Checklists for parental controls and safer settings
Staying safe and being a good friend on apps, sites and games
Here is some information about staying safe online and principles you can help us remind your children about.
There is a handy fridge flyer to help parents at toptipscorona.lgfl.net which you may want to print out and keep.
The Children's Commissioner has provided a framework called the ‘Digital Five a Day’ with five things to think about each day to help create a balance between screen time and mental health.
Your children may have become more familiar with ways to chat with friends online and it is good to stay in touch. There is some advice and other resources to help you reinforce kind and appropriate behaviour when communicating online.
There have been reports of children being upset by bullying on chat apps, as well as some distressing images being shared between friendship groups. This can usually be avoided if we remind children and young people to look out for their friends, not say anything that they wouldn't like to hear themselves, and always stop or stand up for others if someone gets upset.
Please remind your children never to share scary or rude images, even to complain about them. If they do see something that worries them or that might be wrong, all they need to do is ask for help from a trusted adult. They could talk to you or to us, or they may feel more comfortable talking anonymously to Childline. If you or they are concerned about an adult's behaviour towards a child online, report them to CEOP. And as a parent, you can also contact the NSPCC - O2 advice line on 0808 800 5002.
One more thing - this may sound like more relevant to older children, but the very youngest children need reminding not to get undressed or changed online. There’s a fun song to get this message across at undressed.lgfl.net (plus background information for you).
There are lots more links and resources below to help you explore and share key ESafety messages with your children.
During November 2020, WhatsApp will be rolling out 'disappearing messages' functionality. The feature will allow WhatsApp users to enable disappearing messages on chat conversations between friends, to automatically delete messages after seven days. Wiping will also apply to videos and photos.
Whilst WhatsApp's minimum user age is 16, many children and young people have accounts. Auto-deleting entries could increase the risk to younger users as evidence of any issues may not be available.
There is a link below to an online safety video called 'Where's Klaus?'*, in which the boy's mother keeps opening the door to various unsuitable people from 'The Internet'. It's nearly ten years old now, but the message is still very relevant today.
A new campaign from the New Zealand Government has just launched and four videos have been created to get the message home, illustrating the different challenges for parents online.
The videos can be found here:
Online Bullying: https://www.keepitrealonline.govt.nz/online-bullying/
Online Grooming: https://www.keepitrealonline.govt.nz/online-grooming/
Inappropriate Content: https://www.keepitrealonline.govt.nz/controls-and-settings/
More information here: You can find the videos and resources here: https://www.keepitrealonline.govt.nz/
Advice for children and parents on Staying Safe online from the Children's Commissioner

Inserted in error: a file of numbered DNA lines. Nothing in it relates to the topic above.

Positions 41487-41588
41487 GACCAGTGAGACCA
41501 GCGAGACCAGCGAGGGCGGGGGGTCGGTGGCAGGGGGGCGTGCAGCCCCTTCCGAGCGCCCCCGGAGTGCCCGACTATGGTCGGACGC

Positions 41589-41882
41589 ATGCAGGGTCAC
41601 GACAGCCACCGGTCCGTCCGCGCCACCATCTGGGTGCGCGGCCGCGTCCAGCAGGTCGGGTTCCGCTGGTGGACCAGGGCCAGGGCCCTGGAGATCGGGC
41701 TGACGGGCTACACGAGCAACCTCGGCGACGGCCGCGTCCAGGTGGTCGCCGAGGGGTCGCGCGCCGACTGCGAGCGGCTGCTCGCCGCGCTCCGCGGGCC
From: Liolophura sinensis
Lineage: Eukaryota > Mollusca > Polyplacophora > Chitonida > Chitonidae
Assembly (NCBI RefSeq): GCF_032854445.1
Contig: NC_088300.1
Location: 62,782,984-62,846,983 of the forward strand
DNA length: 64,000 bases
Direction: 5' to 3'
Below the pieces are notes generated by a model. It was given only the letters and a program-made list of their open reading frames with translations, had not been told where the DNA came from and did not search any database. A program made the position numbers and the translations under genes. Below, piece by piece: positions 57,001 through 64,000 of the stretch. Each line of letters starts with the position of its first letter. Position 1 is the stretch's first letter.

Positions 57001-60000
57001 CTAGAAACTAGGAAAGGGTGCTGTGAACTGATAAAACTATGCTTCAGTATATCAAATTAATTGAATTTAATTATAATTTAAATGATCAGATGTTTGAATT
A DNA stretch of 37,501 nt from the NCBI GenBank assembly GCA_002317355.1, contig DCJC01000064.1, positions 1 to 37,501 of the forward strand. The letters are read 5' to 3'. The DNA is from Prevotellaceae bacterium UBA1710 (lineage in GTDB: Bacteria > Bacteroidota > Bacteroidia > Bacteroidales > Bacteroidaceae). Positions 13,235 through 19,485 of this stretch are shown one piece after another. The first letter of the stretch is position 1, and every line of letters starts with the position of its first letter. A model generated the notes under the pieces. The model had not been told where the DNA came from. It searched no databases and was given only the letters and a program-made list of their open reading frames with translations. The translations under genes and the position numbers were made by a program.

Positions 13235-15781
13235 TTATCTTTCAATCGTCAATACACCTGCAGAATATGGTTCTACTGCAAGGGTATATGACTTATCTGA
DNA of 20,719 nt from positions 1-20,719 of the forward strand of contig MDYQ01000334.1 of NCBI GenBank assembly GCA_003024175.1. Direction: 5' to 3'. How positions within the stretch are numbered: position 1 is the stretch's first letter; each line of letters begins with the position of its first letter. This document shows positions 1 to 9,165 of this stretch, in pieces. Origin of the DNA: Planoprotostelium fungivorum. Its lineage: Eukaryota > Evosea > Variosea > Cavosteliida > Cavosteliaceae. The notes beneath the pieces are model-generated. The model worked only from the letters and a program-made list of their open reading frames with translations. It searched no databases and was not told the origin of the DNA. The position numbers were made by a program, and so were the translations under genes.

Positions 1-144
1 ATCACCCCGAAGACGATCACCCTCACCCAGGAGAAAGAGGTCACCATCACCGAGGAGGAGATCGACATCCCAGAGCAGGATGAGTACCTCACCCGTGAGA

Think u Know - Parents help sheet about keeping children safe online
|BBC Own It App updated for COVID-19
The BBC's Own It app helps young people new to social media manage their well-being, whilst empowering children to make smart choices, and helping them to lead a positive life online.
The Own It app and keyboard lets children:
The app also includes a special keyboard to use which offers helpful tips and friendly advice to children when they need it. The app can be downloaded for free from the App Store or Google Play.
ESafety Advice from Birmingham Local Education Authority for teachers and parents.
Leaders and Governors Knowledge (Jan 2018)
Follow @WMPDigitalPCSO for regular tweets about cyber safety
Further information for parents
E-Safety Days 2020
Key ESafety organisations
During partial or whole school closure, we anticipate that children may be spending more time online. Birmingham Local Education Authority has published some guidance for parents and teachers which is available below, and encourages us all to be vigilant. Please see https://www.saferinternet.org.uk/ and the links and documents on this page for more information.
If you have a concern that a young person or child has had inappropriate contact or has been approached by a stranger online, it's essential to report this to the Child Exploitation and Online Protection Centre www.ceop.police.uk or the police.
At St Francis Primary School we teach the children how to use modern technologies to support their learning across the curriculum. Technology opens a world of opportunities to those who use it securely. Whilst pupils are using technologies at school there is a variety of software that runs in the background, designed to help keep children safe.
Although safer at school; it is essential that children learn how to keep themselves safe whilst using technology and parents understand the importance they play in this role. At school we run E-safety days, where staff and community police come together to teach both pupils and parents/carers about the importance of keeping safe whilst using technology. Keep an eye out in the newsletter for our next event.